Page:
Black market fuel prices surged on Saturday in Khartoum and other Sudanese towns as petrol and diesel shortages forced residents to queue for hours outside gas stations.
Fuel supplies began dwindling in early April, with officials blaming maintenance delays at a key refinery, although foreign currency shortages have also played a role.
The crisis has since escalated despite official pledges to resolve it.
The shortage has hiked prices of petrol on the black market, with a gallon costing 150 pounds ($5.30, 4.40 euros) in Khartoum, over five times the official price of 27 pounds.
“I purchased two gallons at this high cost from the black market,” said Mohamed Abbas, a resident of a working class neighborhood in the capital.
“I bought it from someone who had filled his car tank after waiting the whole night at a fuel station.”
Another Khartoum resident told AFP that he too had waited through the night outside a fuel station to fill his tank.
“From 11:00 pm Friday until 7:00 am today I was waiting in my car at a fuel station,” he said.
Most petrol stations were receiving less than their allotted quotas of petrol and diesel, with attendants often keeping the outlets shut once they sold their stock.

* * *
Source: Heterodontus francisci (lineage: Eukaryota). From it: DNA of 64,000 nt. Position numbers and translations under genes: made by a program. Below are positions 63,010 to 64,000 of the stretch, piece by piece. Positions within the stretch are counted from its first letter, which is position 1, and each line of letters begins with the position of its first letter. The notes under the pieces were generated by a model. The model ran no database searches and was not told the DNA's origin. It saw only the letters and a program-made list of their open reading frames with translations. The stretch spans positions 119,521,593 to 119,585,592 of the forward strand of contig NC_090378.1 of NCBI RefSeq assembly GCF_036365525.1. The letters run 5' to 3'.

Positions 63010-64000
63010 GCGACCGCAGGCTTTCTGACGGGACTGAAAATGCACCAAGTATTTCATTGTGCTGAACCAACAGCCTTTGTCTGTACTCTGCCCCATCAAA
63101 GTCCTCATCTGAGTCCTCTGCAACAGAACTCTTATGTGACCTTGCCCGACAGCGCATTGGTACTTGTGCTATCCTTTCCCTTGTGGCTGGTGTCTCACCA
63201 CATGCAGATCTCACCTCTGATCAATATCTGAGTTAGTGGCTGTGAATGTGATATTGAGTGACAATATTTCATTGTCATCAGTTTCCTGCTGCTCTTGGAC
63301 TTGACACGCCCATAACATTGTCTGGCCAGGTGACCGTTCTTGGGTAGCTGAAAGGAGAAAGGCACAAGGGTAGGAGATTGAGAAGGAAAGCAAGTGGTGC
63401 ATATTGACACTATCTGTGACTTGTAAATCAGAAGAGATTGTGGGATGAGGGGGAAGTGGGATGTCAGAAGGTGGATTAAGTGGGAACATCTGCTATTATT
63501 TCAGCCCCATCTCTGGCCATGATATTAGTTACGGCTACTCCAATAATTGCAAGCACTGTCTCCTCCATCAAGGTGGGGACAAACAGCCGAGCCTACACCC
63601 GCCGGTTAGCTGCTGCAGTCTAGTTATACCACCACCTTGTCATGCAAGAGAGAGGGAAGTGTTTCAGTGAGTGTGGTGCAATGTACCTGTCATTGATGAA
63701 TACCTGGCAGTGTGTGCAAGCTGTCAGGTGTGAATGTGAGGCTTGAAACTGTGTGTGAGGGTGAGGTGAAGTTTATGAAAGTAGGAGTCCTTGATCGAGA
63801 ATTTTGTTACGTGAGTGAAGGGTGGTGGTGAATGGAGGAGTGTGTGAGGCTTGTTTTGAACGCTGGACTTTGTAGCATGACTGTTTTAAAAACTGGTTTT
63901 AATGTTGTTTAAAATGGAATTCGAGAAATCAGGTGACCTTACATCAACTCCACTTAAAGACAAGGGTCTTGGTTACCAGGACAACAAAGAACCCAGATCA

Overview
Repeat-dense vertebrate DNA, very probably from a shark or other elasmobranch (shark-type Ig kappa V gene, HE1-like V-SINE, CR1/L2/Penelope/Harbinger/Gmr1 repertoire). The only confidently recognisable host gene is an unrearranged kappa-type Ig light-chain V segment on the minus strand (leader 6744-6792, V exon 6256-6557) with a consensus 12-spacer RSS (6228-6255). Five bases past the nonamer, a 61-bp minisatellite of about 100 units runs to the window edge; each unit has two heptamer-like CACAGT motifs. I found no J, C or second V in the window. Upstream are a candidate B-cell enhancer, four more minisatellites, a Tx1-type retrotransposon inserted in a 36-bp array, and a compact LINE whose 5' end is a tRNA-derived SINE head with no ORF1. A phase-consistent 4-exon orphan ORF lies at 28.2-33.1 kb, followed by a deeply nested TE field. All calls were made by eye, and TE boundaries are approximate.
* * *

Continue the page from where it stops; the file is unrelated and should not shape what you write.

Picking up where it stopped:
Farmers too complained that they were unable to transport their products to market as hundreds of trucks had been grounded.
“My entire crop of tomatoes is destroyed,” said Ali Khider, a farmer from the state of Jazira.
“For a week now I have been unable to transport it to the main market because there is no vehicle.”
Officials promised a quick end to the crisis, saying it was caused by a delay in maintenance work at the country’s main refinery north of Khartoum.
But an acute shortage of foreign currency has also aggravated the situation.
“There are some oil tankers waiting at Port Sudan to be unloaded but there’s a delay in paying them,” Minister of State for Oil Saadeddin Bushra told lawmakers this week.
The crisis comes amid surging inflation that has triggered sporadic anti-government protests in Khartoum and other towns.
Sudan’s overall economy has been hit hard, particularly after the south separated from the north in 2011, taking with it about 75 percent of the country’s overall oil revenues.